Friday, July 24, 2015

Terministic Screens, A Brief Summary of On Symbols and Society Ch. 6

6. “Terministic Screens,” in Language as Symbolic Action, 44-55.

In my opinion, this is one the key essays to understanding Burke. It is worth reading and rereading. In the book Language as Symbolic Action, Burke places this essay as number 3 of what he calls “Five Summarizing Essays.” The first one is “Definition of Man.” The second is called “Poetics in Particular, Language in General.” The fourth is “Mind, Body, and the Unconscious,” and the fifth is “Coriolanus and the Delights of Faction.” Of these 5, in my experience, only “Terministic Screens” and the “Definition of Man” tend to be cited much more often than the other 3.

1.   Directing the Attention

So much good stuff here. Basically, words direct our attention to one thing or area rather than another. “Even if any given terminology is a reflection of reality, by its very nature as a terminology it must be a selection of reality; and to this extent it must function also as a deflection of reality” (45). Words are like camera lenses. What they focus on changes what we see. Burke says that when he thinks about terministic screens, he is reminded of some photographs that he once saw. They were different photographs of the same objects, and they were different only because the lens on the camera was different.

2.   Observations Implicit in Terms

Not only do our terms influence what we see, but our terms also imply much. Each terministic screen reveals things about the person who chooses the terministic screen. To understand an author, one must follow the terministic screen to its logical conclusion by tracking down its implications. That is what the ancient authors meant when they said, “Believe, that you may understand.”

3.   Examples

So much of what we know comes to us through symbols. Burke actually quotes a key paragraph here from his essay on “Definition of Man”:

[C]an we bring ourselves to realize just how overwhelmingly much of what we mean by “reality” has been built up for us through nothing but our symbol systems? Take away our books, and what little do we know about history, biography, even something so “down to earth” as the relative position of seas and continents? What is our “reality” for today (beyond the paper-thin line of our own particular lives) but all this clutter of symbols about the past, combined with whatever things we know mainly through maps, magazines, newspapers, and the like about the present? In school, as they go from class to class, students turn from one idiom to another. The various courses in the curriculum are in effect but so many different terminologies. And however important to us is the tiny sliver of reality each of us has experienced firsthand, the whole overall “picture” is but a construct of our symbol systems. To meditate on this fact until one sees its full implications is much like peering over the edge of things into an ultimate abyss. And doubtless that’s one reason why, though man is typically the symbol-using animal, he clings to a kind of naïve verbal realism that refuses to let him realize the full extent of the role played by symbolicity in his notions of reality. (48)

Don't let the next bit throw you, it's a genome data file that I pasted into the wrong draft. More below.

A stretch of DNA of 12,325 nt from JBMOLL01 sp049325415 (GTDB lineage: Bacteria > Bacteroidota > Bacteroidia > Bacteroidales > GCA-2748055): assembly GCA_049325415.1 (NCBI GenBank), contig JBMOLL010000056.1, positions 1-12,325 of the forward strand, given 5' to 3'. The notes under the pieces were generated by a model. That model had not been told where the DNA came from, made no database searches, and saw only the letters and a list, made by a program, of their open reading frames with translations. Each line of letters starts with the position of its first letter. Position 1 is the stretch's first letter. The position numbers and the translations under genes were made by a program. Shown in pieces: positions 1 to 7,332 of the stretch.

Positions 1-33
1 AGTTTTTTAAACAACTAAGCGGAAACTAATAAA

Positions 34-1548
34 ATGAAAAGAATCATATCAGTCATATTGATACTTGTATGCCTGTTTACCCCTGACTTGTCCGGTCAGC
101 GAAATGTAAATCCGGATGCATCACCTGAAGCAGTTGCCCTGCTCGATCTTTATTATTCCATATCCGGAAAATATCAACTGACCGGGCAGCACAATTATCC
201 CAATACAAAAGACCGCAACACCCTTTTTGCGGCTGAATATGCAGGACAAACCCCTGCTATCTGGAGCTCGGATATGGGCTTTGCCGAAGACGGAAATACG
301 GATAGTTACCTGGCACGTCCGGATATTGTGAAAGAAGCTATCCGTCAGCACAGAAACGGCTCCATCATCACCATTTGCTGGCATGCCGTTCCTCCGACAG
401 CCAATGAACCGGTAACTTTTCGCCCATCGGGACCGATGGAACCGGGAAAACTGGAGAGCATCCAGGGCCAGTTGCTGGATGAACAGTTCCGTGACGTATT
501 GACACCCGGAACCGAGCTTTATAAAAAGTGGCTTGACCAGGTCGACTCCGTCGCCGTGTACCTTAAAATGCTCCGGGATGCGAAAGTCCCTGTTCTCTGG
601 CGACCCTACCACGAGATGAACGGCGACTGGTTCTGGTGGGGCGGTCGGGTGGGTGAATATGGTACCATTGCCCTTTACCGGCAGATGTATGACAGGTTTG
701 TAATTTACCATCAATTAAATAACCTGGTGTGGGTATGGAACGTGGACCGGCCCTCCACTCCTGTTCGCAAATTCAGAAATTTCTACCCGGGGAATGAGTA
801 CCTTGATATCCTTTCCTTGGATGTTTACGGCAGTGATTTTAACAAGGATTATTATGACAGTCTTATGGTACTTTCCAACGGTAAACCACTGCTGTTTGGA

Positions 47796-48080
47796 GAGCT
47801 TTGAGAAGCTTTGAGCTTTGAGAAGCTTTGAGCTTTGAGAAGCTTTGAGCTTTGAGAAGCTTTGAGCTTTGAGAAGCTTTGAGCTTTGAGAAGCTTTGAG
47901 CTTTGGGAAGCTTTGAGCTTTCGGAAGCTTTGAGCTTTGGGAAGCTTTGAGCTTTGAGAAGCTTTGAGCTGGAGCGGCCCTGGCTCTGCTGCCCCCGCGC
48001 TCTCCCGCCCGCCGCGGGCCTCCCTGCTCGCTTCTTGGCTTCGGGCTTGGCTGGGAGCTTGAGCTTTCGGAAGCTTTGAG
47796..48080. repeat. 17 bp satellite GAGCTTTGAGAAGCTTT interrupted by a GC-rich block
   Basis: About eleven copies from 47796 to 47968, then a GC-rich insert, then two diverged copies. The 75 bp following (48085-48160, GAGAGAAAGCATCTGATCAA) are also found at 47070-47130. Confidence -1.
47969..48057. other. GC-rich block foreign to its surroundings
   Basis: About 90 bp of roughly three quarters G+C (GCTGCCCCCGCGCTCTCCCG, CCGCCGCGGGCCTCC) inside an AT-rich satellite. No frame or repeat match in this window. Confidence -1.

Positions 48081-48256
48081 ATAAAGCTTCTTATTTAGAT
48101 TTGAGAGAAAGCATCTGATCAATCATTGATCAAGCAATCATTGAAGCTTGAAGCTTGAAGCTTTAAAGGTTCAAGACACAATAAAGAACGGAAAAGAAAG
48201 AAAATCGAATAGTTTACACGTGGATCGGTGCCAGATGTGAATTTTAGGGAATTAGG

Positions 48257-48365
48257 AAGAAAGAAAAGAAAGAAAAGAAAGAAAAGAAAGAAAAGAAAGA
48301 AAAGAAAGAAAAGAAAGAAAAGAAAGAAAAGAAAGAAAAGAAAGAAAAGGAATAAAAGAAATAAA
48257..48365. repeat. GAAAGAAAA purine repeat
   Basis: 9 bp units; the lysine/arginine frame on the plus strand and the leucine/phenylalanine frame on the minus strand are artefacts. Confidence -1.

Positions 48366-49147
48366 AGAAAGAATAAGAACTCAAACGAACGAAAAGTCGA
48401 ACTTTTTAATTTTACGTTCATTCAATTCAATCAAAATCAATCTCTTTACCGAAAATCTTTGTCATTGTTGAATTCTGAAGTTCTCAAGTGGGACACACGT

4.   Further Examples

We can’t not use terministic screens, since we’re symbol-using animals. All of our words involve choices, and when we choose something instead of something else, we are essentially choosing something over something else.
There’s the physical realm and the symbolic realm. Words straddle the line between the two. When we move around in the physical realm and bump into something, we can move it out of our way physically. But in the social or symbolic realm, we “bump” into people, and the way we move others is with rhetoric. Rhetoric tries to move people (there’s a great passage in A Rhetoric of Motives about this that I can see in my mind but that I’m not going to quote right now).

5.   Our Attempt to Avoid Mere Relativism

Are all things mere terministic screens? Or is there some common ground between all symbol-users? Burke seems to say yes to both questions. There are things that act and things that are acted upon. People act, and we experience each other as people, as human beings.

My brief summary/discussion of this essay doesn’t do it justice. Go read it! :)

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